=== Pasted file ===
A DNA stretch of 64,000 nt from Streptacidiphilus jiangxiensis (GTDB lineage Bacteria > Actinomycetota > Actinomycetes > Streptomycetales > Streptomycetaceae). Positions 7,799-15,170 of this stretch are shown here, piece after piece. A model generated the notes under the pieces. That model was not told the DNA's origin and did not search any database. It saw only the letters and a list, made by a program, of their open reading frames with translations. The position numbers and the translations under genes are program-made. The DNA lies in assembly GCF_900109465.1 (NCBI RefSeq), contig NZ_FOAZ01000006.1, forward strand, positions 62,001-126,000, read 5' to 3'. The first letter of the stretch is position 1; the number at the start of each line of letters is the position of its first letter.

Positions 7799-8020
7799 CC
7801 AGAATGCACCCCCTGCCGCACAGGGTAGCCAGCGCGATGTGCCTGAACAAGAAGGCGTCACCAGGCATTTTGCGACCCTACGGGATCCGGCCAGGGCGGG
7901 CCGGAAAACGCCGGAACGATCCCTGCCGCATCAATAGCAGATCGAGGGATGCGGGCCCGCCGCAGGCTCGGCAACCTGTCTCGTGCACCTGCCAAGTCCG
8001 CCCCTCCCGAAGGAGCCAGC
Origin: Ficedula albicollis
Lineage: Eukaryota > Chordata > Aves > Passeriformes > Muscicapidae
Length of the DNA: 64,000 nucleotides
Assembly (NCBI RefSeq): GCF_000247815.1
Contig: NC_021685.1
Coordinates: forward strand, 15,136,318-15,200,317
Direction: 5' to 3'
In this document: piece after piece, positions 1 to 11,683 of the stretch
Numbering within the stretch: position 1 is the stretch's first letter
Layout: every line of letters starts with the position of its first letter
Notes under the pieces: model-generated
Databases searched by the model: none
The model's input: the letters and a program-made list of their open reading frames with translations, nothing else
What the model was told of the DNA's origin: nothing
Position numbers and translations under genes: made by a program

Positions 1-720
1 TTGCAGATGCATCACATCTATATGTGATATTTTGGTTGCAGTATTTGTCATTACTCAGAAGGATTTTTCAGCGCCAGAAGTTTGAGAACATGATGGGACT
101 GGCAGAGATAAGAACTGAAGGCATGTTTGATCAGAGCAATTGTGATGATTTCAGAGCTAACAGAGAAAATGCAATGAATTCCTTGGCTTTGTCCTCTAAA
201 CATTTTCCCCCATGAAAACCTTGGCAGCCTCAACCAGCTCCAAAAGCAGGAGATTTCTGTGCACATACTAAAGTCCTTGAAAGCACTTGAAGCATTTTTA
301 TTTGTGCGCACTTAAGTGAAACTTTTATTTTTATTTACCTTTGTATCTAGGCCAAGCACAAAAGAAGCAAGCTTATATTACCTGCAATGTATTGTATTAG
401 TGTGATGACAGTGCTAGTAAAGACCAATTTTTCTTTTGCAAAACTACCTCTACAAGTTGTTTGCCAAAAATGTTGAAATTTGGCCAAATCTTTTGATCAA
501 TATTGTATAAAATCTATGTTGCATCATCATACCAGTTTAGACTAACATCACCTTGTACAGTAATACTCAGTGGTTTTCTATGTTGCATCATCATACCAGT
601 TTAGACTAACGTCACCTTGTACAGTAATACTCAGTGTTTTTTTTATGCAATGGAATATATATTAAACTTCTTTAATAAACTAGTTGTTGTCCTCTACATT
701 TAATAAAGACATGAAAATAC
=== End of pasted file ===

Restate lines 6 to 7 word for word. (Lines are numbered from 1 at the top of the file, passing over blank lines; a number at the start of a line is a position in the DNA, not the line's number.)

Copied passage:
8001 CCCCTCCCGAAGGAGCCAGC
Origin: Ficedula albicollis